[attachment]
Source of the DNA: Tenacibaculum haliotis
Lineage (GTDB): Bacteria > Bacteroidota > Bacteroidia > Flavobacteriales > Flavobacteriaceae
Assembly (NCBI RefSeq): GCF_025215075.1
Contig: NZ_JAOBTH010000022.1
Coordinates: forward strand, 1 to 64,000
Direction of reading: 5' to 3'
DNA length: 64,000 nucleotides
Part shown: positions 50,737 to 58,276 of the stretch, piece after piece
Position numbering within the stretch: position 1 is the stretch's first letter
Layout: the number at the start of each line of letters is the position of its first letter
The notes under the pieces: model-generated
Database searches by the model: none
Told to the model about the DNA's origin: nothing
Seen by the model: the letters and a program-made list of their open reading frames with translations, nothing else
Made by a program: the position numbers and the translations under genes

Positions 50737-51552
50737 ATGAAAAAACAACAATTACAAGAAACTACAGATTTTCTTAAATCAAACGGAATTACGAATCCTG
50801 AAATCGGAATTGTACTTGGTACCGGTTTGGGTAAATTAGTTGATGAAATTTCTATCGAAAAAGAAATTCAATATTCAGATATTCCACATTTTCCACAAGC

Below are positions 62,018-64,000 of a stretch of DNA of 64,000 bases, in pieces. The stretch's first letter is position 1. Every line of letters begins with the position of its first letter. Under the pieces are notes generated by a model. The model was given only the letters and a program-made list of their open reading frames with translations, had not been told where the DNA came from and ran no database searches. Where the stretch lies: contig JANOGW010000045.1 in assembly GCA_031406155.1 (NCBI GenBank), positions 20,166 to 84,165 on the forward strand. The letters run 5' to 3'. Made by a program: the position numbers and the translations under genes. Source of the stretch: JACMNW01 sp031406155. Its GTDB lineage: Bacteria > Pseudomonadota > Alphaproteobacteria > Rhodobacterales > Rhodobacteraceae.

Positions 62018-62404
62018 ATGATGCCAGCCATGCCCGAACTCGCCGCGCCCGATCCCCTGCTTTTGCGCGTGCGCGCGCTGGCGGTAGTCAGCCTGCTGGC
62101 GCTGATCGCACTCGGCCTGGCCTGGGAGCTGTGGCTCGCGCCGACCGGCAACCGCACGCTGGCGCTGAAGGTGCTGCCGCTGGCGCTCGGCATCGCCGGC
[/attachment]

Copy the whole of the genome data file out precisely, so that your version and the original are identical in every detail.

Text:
Source of the DNA: Tenacibaculum haliotis
Lineage (GTDB): Bacteria > Bacteroidota > Bacteroidia > Flavobacteriales > Flavobacteriaceae
Assembly (NCBI RefSeq): GCF_025215075.1
Contig: NZ_JAOBTH010000022.1
Coordinates: forward strand, 1 to 64,000
Direction of reading: 5' to 3'
DNA length: 64,000 nucleotides
Part shown: positions 50,737 to 58,276 of the stretch, piece after piece
Position numbering within the stretch: position 1 is the stretch's first letter
Layout: the number at the start of each line of letters is the position of its first letter
The notes under the pieces: model-generated
Database searches by the model: none
Told to the model about the DNA's origin: nothing
Seen by the model: the letters and a program-made list of their open reading frames with translations, nothing else
Made by a program: the position numbers and the translations under genes

Positions 50737-51552
50737 ATGAAAAAACAACAATTACAAGAAACTACAGATTTTCTTAAATCAAACGGAATTACGAATCCTG
50801 AAATCGGAATTGTACTTGGTACCGGTTTGGGTAAATTAGTTGATGAAATTTCTATCGAAAAAGAAATTCAATATTCAGATATTCCACATTTTCCACAAGC

Below are positions 62,018-64,000 of a stretch of DNA of 64,000 bases, in pieces. The stretch's first letter is position 1. Every line of letters begins with the position of its first letter. Under the pieces are notes generated by a model. The model was given only the letters and a program-made list of their open reading frames with translations, had not been told where the DNA came from and ran no database searches. Where the stretch lies: contig JANOGW010000045.1 in assembly GCA_031406155.1 (NCBI GenBank), positions 20,166 to 84,165 on the forward strand. The letters run 5' to 3'. Made by a program: the position numbers and the translations under genes. Source of the stretch: JACMNW01 sp031406155. Its GTDB lineage: Bacteria > Pseudomonadota > Alphaproteobacteria > Rhodobacterales > Rhodobacteraceae.

Positions 62018-62404
62018 ATGATGCCAGCCATGCCCGAACTCGCCGCGCCCGATCCCCTGCTTTTGCGCGTGCGCGCGCTGGCGGTAGTCAGCCTGCTGGC
62101 GCTGATCGCACTCGGCCTGGCCTGGGAGCTGTGGCTCGCGCCGACCGGCAACCGCACGCTGGCGCTGAAGGTGCTGCCGCTGGCGCTCGGCATCGCCGGC